Our country’s social and economic progress since Malaya’s independence in 1957 has been impressive.
Our public healthcare system and the private marketplace have combined to dramatically reduce malnutrition, stunting and underweight children.
However, economic growth has come at a price: modern food systems abundant in calories have combined with sedentary lifestyles to create a new problem of obesity.
Obesity has become a large issue in Malaysia.
The National Health and Morbidity Survey (NHMS) is run every three to five years by the Health Ministry to monitor the state of health among Malaysians.
In 2019, the NHMS showed that 30% of Malaysian adults were overweight and another 20% were obese.
In other words, half of Malaysian adults are not at their ideal body weight.
In today’s column, we take a look at obesity in a specific subset of Malaysians: pregnant women.
Not just weight
Historically, in the 1950s-1980s, pregnant Malaysian women were more likely to be underweight than overweight.
This is understandable because Malaysia was poor at that time, and our public healthcare system and health literacy among citizens were being built up.
But at some point in the 1990s-2000s, a new trend of Malaysian women being overweight during pregnancy emerged.
This has many implications.
The 2016 NHMS estimated 15% of pregnant women to be obese, as determined by their pre-pregnancy body mass index (BMI).
The group with the highest obesity rate at 70%, was those at an advanced age during pregnancy, i.e. 45-49 years old.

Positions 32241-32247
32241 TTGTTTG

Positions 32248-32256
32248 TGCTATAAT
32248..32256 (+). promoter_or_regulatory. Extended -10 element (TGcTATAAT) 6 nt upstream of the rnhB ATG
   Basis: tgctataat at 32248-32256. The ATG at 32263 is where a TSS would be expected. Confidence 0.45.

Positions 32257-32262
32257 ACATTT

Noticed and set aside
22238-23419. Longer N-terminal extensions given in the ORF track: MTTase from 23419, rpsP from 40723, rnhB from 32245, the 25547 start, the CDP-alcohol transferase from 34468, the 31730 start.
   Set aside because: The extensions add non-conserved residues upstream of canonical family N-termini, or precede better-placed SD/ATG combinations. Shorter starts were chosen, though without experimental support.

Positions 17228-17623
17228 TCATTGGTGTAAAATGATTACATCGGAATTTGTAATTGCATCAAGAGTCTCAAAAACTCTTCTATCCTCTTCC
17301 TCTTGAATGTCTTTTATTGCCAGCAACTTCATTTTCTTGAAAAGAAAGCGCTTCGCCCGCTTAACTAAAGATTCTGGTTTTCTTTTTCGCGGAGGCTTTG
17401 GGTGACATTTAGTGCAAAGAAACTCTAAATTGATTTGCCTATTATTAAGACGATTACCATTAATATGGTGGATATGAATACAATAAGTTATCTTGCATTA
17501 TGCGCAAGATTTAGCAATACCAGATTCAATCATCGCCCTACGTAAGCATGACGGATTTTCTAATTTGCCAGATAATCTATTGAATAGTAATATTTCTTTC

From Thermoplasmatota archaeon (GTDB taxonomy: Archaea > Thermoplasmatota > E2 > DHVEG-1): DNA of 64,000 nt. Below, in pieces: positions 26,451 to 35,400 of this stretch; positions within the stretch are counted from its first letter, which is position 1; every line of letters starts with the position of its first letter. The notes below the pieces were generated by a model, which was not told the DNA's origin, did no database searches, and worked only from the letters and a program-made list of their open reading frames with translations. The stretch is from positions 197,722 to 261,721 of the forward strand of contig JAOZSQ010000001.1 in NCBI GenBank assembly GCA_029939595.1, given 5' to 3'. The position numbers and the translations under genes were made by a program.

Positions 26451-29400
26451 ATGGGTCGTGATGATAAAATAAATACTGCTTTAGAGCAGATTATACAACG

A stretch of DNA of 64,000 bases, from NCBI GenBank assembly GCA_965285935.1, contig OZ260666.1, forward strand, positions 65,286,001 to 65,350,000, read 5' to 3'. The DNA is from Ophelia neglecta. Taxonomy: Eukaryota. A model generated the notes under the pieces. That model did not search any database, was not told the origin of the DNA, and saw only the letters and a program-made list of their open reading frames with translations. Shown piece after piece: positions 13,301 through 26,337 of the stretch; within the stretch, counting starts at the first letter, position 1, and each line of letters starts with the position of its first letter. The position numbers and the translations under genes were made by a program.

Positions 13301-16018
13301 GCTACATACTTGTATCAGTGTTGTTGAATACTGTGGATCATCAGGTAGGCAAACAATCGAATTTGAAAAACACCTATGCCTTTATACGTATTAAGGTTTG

Obesity and advanced maternal age are two factors for a riskier pregnancy for both mother and baby.
Possible complications include high blood pressure, diabetes, early pregnancy loss and preterm birth.
During delivery, obese mothers tend to have longer labours and higher risk of obstructed labour, leading to instrumental or caesarean delivery.
After delivery, they have higher risks of developing infections, blood clots and depression.
As a result, the risk of maternal death increases significantly.
Similarly, the risk of death for the baby is increased, whether in the womb or in the first year of life.
As the fetus of the obese mother grows, there is a risk of overgrowing, leading to the increased possibility of the baby having its shoulder stuck during the delivery process – medically known as shoulder dystocia – which can lead to further complications.
Children of obese mothers are also known to have a predisposition to obesity themselves later on in life.
Beyond the pregnancy, as these women are likely to retain the weight gained during pregnancy, each successive pregnancy leads to further increase in weight.
Consequently, the likelihood of more disabling diseases such as diabetes, heart disease, liver disease and certain cancers are increased.
This places a significant cost burden on healthcare systems, both directly and as a result of the associated consequences.
The total cost of high BMI to health services globally has been estimated by the World Health Organization (WHO) to be US$990 billion (RM4.31 trillion) per year, making it over 13% of all healthcare expenditure.